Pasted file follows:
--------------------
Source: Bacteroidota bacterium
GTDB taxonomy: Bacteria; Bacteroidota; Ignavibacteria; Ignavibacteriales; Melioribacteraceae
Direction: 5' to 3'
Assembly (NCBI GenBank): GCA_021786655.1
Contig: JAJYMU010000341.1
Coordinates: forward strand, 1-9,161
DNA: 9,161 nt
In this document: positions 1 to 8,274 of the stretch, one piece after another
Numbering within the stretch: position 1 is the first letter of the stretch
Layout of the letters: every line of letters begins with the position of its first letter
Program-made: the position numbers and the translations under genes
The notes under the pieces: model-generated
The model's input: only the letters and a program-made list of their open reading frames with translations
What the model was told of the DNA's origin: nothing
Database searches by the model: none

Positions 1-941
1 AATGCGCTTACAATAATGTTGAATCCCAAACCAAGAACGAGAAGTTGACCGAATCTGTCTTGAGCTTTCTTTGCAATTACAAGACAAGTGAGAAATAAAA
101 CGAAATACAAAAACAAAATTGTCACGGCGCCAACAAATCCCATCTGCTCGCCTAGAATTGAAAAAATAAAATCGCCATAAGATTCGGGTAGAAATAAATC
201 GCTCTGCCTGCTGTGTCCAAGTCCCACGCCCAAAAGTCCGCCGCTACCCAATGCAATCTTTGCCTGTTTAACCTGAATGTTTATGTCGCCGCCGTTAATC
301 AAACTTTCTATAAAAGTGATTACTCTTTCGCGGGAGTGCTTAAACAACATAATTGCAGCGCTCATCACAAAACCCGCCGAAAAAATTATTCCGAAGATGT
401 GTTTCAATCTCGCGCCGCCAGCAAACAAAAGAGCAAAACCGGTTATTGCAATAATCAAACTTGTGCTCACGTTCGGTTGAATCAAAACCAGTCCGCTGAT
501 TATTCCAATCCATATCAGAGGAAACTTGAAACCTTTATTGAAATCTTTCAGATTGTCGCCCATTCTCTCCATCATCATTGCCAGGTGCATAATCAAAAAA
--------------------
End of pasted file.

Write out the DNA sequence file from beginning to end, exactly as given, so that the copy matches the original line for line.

Source: Bacteroidota bacterium
GTDB taxonomy: Bacteria; Bacteroidota; Ignavibacteria; Ignavibacteriales; Melioribacteraceae
Direction: 5' to 3'
Assembly (NCBI GenBank): GCA_021786655.1
Contig: JAJYMU010000341.1
Coordinates: forward strand, 1-9,161
DNA: 9,161 nt
In this document: positions 1 to 8,274 of the stretch, one piece after another
Numbering within the stretch: position 1 is the first letter of the stretch
Layout of the letters: every line of letters begins with the position of its first letter
Program-made: the position numbers and the translations under genes
The notes under the pieces: model-generated
The model's input: only the letters and a program-made list of their open reading frames with translations
What the model was told of the DNA's origin: nothing
Database searches by the model: none

Positions 1-941
1 AATGCGCTTACAATAATGTTGAATCCCAAACCAAGAACGAGAAGTTGACCGAATCTGTCTTGAGCTTTCTTTGCAATTACAAGACAAGTGAGAAATAAAA
101 CGAAATACAAAAACAAAATTGTCACGGCGCCAACAAATCCCATCTGCTCGCCTAGAATTGAAAAAATAAAATCGCCATAAGATTCGGGTAGAAATAAATC
201 GCTCTGCCTGCTGTGTCCAAGTCCCACGCCCAAAAGTCCGCCGCTACCCAATGCAATCTTTGCCTGTTTAACCTGAATGTTTATGTCGCCGCCGTTAATC
301 AAACTTTCTATAAAAGTGATTACTCTTTCGCGGGAGTGCTTAAACAACATAATTGCAGCGCTCATCACAAAACCCGCCGAAAAAATTATTCCGAAGATGT
401 GTTTCAATCTCGCGCCGCCAGCAAACAAAAGAGCAAAACCGGTTATTGCAATAATCAAACTTGTGCTCACGTTCGGTTGAATCAAAACCAGTCCGCTGAT
501 TATTCCAATCCATATCAGAGGAAACTTGAAACCTTTATTGAAATCTTTCAGATTGTCGCCCATTCTCTCCATCATCATTGCCAGGTGCATAATCAAAAAA